Podcaster: Dr. Al Grauer
Title: Travelers in the Night Eps. 209E & 210E: Human Geological Epoch & A Haul
Organization: Travelers in The Night
Description: Today’s two stroy:
- In the space of less than a human lifetime most of the people on Earth no longer are able to experience the wonders of the natural night sky.
- The Catalina Sky Survey, discovered a very diverse group of 566 Earth approaching objects in 2015. One of them, 2015 AQ43 is about 30 feet in diameter!
Bio: Dr. Al Grauer is currently an observing member of the Catalina Sky Survey Team at the University of Arizona. This group has discovered nearly half of the Earth approaching objects known to exist. He received a PhD in Physics in 1971 and has been an observational Astronomer for 43 years. He retired as a University Professor after 39 years of interacting with students. He has conducted research projects using telescopes in Arizona, Chile, Australia, Hawaii, Louisiana, and Georgia with funding from NSF and NASA.
He is noted as Co-discoverer of comet P/2010 TO20 Linear-Grauer, Discoverer of comet C/2009 U5 Grauer and has asteroid 18871 Grauer named for him.
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209E: Human Geological Epoch
In the space of less than a human lifetime most of the people on Earth no longer are able to experience the wonders of the natural night sky.
If your are wondering how far the human race has gone in changing our planet, you should consider the work of researchers who are members of the Geological Society of London. This group of scientists have published a paper in the Journal GSA Today in which they present hard evidence that human activity has caused changes in erosion and sediment build up worldwide, produced changes in the the carbon cycle and the global temperature, precipitated profound changes in the plant and animal kingdoms, and has changed the acidity of the worlds oceans.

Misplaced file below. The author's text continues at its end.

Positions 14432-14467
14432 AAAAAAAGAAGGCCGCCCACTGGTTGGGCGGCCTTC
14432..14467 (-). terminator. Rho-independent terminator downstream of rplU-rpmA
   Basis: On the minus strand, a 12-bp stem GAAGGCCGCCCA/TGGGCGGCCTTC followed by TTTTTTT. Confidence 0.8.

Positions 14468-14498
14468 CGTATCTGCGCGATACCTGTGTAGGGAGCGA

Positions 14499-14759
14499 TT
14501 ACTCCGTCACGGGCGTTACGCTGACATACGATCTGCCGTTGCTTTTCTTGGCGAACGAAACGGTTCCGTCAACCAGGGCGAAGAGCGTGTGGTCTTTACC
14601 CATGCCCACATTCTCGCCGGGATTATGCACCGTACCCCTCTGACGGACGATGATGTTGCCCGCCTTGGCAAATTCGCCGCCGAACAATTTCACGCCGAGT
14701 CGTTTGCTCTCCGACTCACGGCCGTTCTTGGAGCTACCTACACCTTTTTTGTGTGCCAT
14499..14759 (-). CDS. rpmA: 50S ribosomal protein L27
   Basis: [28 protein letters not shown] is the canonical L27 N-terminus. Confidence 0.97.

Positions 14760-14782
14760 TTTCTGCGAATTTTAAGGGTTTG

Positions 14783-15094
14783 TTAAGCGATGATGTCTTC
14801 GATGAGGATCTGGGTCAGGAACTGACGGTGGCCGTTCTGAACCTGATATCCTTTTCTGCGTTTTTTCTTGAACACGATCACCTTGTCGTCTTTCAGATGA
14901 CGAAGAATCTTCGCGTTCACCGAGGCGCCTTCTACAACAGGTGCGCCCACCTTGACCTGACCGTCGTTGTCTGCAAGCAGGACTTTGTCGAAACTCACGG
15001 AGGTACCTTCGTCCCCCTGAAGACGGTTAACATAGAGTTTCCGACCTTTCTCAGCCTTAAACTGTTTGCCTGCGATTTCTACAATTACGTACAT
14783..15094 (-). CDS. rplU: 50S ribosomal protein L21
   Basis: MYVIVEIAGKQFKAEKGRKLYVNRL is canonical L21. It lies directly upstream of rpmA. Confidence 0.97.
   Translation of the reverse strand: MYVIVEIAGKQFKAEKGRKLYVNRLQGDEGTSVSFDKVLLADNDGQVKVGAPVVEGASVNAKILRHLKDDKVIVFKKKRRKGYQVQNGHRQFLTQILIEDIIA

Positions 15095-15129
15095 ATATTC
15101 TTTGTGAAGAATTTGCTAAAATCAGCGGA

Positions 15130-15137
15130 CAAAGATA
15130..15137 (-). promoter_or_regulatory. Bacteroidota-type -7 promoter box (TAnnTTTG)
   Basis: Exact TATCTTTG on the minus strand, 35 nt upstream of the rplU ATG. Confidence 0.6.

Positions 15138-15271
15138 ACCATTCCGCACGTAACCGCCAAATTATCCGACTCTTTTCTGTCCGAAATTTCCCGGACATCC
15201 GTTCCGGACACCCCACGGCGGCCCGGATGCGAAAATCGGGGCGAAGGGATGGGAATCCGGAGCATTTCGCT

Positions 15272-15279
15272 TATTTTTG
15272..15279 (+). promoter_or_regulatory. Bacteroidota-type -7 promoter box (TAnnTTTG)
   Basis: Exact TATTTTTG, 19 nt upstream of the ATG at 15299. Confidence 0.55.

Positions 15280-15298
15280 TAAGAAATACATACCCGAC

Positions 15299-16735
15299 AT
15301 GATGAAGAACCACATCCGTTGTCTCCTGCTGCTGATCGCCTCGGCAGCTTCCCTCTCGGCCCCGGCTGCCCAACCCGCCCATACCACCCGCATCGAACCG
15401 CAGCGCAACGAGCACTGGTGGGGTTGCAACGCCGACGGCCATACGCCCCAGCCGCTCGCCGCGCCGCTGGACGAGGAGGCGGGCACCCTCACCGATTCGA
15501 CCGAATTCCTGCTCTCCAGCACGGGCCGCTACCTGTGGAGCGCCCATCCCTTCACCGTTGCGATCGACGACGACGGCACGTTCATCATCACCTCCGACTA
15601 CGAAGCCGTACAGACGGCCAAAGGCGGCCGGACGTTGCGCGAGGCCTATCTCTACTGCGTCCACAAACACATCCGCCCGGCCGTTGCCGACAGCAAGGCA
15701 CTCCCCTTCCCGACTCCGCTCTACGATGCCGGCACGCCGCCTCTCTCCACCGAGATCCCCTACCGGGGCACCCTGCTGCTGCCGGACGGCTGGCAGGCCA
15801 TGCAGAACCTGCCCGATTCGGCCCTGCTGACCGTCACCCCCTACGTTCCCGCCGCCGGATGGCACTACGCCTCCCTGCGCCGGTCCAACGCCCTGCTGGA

Dr Colin Waters of the British Geological Survey said: “Humans have long affected the environment, but recently there has been a rapid global spread of novel materials including aluminium, concrete and plastics, which are leaving their mark in sediments. Fossil-fuel combustion has dispersed fly ash particles worldwide, pretty well coincident with the peak distribution of the ‘bomb spike’ of radionuclides generated by atmospheric testing of nuclear weapons.”
Human activity is thus being written into rock and ice layers currently being produced on planet Earth and suggests that we are embarking on a new geological epoch which may be named the Anthropocene.
It is time for our race to change some of its ways or be prepared to face the consequences of a radically different planetary environment.
210E: A Haul
My team, the Catalina Sky Survey, discovered a very diverse group of 566 Earth approaching objects in 2015. Fortunately none of them will strike the Earth anytime soon. The smallest has a diameter which is less than the height of an NBA basketball player while the largest is nearly a mile in diameter. Most of these space rocks are small. 424 have diameters which would allow them to fit between the goal posts of a NFL football field. None of the 119 large enough to cause serious damage to humans are on a collision course with planet Earth.
These 566 Earth Approaching asteroids orbit the Sun with periods from less than a year to three plus years in length. All of their orbits can bring them near to the path of planet Earth about the Sun. Sixty four of these space rocks can come closer to us than the Moon. One of them, 2015 AQ43 is about 30 feet in diameter and missed us by less than an Earth diameter in 2010 without being noticed. Three of them were relatively near misses in that they came less than the Earth’s circumference from us in 2015.
My team, the NASA Sponsored Catalina Sky Survey continues to be on the look out for space rocks 24 nights every month using two telescopes in the Catalina Mountains north of Tucson, Arizona. Our goal is to find any large objects at least 50 years before they get too close for comfort to planet Earth.
For Travelers in the Night this is Dr. Al Grauer.
End of podcast:
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